"When I’m laying on the floor or I pulled the couch in from the hotel lobby and I'd hear that door creep open and it was Steiny — I always looked forward to that. In fact, I often remember— I probably never told him this — but I would, as I watched film, I would be looking at the door hoping it was going to open," said O'Shea.
"Because the one thing I know is Steiny’s passion for the game. He’s a brilliant football mind and every time we sat together I got better and that was extremely important to me. So, I just enjoy those times."
For Steinauer, it was a moment on the field that best summed up O'Shea and his razor-sharp focus on the small details.
"We were in Montreal and we were studying film together tirelessly, often times together but sometimes separate. I remember they (Alouettes) had this guy by the name of (Thomas) Haskins," Steinauer said.
"There was a certain formation they line up in and I seen Osh turn to me and wipe his gloves off and say ‘I got this one. I’m going to get this one.’ Because he understood what was happening and where it was going to go and that just stood out to me that the preparation, the time he put in, it will show up on game day."
Neither O’Shea nor Steinauer left the game on their own terms, with both being forced from the CFL before the 2009 season after Hall of Fame careers. O'Shea was inducted in 2017, while Steinauer is in this year's class.
Steinauer was released midway through the 2008 season and the next year tried out some media opportunities. O'Shea was out before the start of the 2009 season, and while the Argonauts planned a retirement press conference, he refused to say he was done (he still hasn't filed his retirement papers). O'Shea went into medical equipment sales for 15 months before returning to football.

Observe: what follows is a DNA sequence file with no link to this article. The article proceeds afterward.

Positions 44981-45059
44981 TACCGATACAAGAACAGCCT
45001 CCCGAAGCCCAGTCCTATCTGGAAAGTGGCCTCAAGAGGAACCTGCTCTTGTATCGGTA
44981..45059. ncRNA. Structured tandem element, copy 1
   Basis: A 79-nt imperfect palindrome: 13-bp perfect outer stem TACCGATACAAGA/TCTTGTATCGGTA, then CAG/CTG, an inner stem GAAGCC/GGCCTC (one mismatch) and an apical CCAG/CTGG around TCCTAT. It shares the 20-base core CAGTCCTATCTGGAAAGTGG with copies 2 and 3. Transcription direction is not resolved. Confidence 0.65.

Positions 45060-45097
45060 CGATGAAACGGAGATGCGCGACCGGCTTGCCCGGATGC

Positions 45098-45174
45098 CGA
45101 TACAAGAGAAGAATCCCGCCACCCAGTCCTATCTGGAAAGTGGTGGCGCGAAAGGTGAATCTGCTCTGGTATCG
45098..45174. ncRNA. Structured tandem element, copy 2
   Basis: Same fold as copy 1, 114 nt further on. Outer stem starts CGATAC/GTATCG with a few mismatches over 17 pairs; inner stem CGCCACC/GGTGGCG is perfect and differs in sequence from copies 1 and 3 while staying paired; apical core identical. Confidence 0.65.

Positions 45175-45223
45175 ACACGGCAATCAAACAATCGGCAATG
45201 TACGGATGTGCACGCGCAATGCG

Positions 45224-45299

In a special twist of fate, they were both asked by then-Argos coach Jim Barker to join the coaching staff in Toronto — O'Shea as the special teams co-ordinator and Steinauer as defensive backs coach. A couple years later, in 2012, they were back in the winner's circle.
"I knew Steiny was always going to be a coach and I think if we go back on record, look at the records, I would have said I would never be a coach," O'Shea said.
"We’ve both been around this league a long time and because of that there is also a lot of failure, there’s a lot of times we didn’t get championships. Having a number of years with Steiny together and working through those and becoming champions together and then coaching together as champions, it’s just been a… I don’t know if there are exact words to describe that."
O'Shea and Steinauer are now set to do battle against each other in Sunday's Grey Cup game. It's another special moment together, even if they're on opposite sidelines.
Just don't expect any bromance once the game begins.
"Hey, we’re highly competitive," O'Shea said. "We both want our teams to win and win with authority — trust me."
Added Steinauer: "I can tell you that after the coin toss there’s no wave across. It’s going to be two physical football teams going after one goal. Nine teams start off with the same goal and there’s only two teams working this week, so, yeah, we want to beat each other."
After a slew of injuries playing hockey that included breaks to the wrist, arm, and collar bone; a tear of the medial collateral ligament in both knees; as well as a collapsed lung, Jeff figured it was a good idea to take his interest in sports off the ice and in to the classroom.